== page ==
Editor of Next Generation Magazine, Official Dreamcast Magazine,
and Daily Radar. Currently a producer for Digital Eclipse Entertainment,
and co-writing a 'For Dummies' book on how to program games for
the Atari 2600!
You are best known from your contributions to several Imagine
Media publications and Imagine-affiliated web sites. Please describe
your credentials as a game journalist as well as the position(s)
you currently hold..
CC> Let's see. I got started at a Mac Magazine,
and I did their gaming column because I was the only one there
who really liked games. I really wanted to work at a game magazine
though, but right out of college, I was just happy to have a job
(this was in '93, before the Internet boom). I went to CES in
Vegas and saw Next Generation and immediately I
was like "I must work there!" Then, through a couple of strokes
of luck (an old co-worker worked at Imagine, and my roommate knew
someone else who worked there) I found out about a job opening
at Next Gen, and managed to talk my way into it.
I was associate editor there, then features editor. After that,
I was the launch editor of Imagine Games Network (today just known
as IGN), then editor-in-chief of Next Gen. I left
Next Gen to start Total Games, but
ended up editing Official Sega Dreamcast Magazine
and doing Q&A on Daily Radar.
What happened with Total Games?
Total Games was, and is, a great idea. The basic
idea was that it would be a free, advertiser supported, magazine
that would be distributed at videogame stores and rental places
to let "the kids" -- and when I say "the kids" I mean people who
play games, but aren't yet hardcore enough to buy magazines or
go to websites about them -- know what was going on and what was
coming up in the world of games. Retailers were really into the
idea, editorially I think it would have rocked -- very different
than Next Gen, but still really fun. Unfortunately,
despite a lot of interest from advertisers at first, in the end
there wasn't enough support to continue. I still think the idea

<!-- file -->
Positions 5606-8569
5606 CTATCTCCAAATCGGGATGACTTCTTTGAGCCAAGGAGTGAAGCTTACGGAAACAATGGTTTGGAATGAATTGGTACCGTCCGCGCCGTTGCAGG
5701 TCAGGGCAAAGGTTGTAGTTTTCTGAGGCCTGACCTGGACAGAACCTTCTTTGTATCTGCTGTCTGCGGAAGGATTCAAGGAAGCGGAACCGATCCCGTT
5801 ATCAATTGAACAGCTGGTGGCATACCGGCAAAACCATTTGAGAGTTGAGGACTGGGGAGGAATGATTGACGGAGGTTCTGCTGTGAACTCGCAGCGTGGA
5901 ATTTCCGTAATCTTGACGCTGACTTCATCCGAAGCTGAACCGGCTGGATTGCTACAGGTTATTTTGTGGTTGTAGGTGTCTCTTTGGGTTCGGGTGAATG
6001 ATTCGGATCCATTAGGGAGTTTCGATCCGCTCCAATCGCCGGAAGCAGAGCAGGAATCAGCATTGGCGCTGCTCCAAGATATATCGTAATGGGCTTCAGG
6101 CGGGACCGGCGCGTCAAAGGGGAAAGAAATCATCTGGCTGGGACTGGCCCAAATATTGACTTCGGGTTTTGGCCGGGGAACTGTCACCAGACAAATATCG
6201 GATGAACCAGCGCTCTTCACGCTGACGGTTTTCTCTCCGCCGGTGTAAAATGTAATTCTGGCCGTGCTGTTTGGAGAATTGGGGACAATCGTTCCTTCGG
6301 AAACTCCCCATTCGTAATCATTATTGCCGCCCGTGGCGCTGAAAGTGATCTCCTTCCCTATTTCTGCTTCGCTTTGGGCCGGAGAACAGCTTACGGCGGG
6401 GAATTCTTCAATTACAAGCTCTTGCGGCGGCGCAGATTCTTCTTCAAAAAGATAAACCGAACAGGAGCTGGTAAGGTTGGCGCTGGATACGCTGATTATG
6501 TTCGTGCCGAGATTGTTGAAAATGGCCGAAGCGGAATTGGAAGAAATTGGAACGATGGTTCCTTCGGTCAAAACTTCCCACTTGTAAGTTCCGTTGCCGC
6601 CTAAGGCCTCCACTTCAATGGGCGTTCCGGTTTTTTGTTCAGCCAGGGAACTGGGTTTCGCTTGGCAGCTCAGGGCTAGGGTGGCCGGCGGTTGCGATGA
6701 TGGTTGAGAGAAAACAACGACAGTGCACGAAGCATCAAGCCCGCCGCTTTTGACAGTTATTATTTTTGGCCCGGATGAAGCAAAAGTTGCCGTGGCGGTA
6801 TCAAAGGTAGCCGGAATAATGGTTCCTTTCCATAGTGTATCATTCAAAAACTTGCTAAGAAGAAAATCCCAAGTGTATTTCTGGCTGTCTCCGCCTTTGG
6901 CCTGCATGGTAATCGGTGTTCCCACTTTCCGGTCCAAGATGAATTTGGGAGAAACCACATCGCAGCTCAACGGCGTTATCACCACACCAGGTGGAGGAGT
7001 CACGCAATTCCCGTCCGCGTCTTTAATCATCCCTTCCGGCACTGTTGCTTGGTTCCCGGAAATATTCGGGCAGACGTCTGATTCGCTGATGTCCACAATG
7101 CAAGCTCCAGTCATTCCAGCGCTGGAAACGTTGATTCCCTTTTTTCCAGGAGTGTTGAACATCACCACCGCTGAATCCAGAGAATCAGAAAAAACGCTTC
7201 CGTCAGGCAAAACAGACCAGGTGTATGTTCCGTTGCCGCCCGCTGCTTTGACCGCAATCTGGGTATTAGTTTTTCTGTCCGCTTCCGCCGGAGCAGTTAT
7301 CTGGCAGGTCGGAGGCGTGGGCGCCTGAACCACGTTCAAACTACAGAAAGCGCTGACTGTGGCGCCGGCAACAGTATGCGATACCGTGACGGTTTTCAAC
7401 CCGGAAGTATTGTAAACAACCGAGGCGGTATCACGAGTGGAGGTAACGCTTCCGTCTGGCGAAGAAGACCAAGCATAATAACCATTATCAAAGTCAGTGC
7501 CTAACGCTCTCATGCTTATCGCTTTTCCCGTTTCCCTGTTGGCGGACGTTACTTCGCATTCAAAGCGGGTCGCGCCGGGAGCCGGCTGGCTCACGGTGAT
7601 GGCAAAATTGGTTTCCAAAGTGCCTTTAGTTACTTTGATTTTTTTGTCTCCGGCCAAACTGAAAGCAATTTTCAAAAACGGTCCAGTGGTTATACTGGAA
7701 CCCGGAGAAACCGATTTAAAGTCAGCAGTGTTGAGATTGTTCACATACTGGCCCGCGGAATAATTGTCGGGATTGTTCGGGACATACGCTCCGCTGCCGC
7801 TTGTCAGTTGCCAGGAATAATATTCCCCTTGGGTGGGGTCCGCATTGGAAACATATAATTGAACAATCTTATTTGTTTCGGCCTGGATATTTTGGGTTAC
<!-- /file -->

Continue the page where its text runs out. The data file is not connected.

is really viable though, and with the right publisher, I still
think it could be really cool. One thing that we were going to
do with the mag, which classic fans should appreciate, was give
away high-score patches for different games every month, Activision
You appear to hold the record of the most quoted game magazine
editor to date, especially during your tenure as Editor-In-Chief
of Next Generation Magazine. To what do you attribute
this fame and are you going to miss the attention?
I think Frank O'Connor gets quoted more than me! I think a lot
of non-industry people read Next Gen to get a handle on what's
going on in the game industry, and since my name was at the top
of the masthead, I got the call. Tom Russo gets those calls now!
As for the attention, I guess you always miss the attention you
get from being in the press -- PR people fawn all over you and
VIPs, like presidents of companies or whatever, are really open
to talking to you. And, like anyone else, I do have an ego, and
it's always neat to see your name and opinions in a magazine like
Time, or the in the Washington Post. But, ultimatley, that crap
can really go to your head if you're not careful. Half the time
(at least), people were just talking to the editor of Next Gen
-- that I was also Chris Charla or whoever was totally unimportant
to them. But when someone you really respect comes up to you and
says "Who wrote that story on xxx, that was cool," and it turns
out it was you who wrote it, and he wants to have a conversation
with you based on what you've done, rather than who you are, that's
pretty awesome. Next Gen was really a fantastic forum for me to
get that kind of attention. The magazine also gave me a great
opportunity to meet some really, really cool people! Getting to
meet and talk to your heroes -- from Miyamoto to Meyer to Kutaragi
to people like Mark Cerny, Mizaguchi, Bill Gates, etc. is really
rad! I can't say that I miss the attention, but I do miss being
able to basically make up reasons to go call anyone in the world
I think it would be cool to talk to (like one time Blake Fischer
and I tracked down Al Alcorn and spent about two hours having
this awesome conversation with him, which we did a story about,
basically because we just wanted to meet him).
Why the move to Digital Eclipse?
When I was a kid, I wanted to make games, and while being in the
press was really, really fun, and Imagine was a great company
to work for, the bottom line was that I wanted to make games.
Mike Mika at DE is a friend (I hired him at Next Gen,
and introduced him to the president of DESI, who is another friend),
and I've done a bunch of things, free-lance, for DE over the years,
including producing KLAX for the Game Boy Color,
interviewing Nolan Bushnell for a classic pack, etc. There were
a lot of times when I was at Imagine that I almost left for DE,
and finally the lure of actually making games was too much!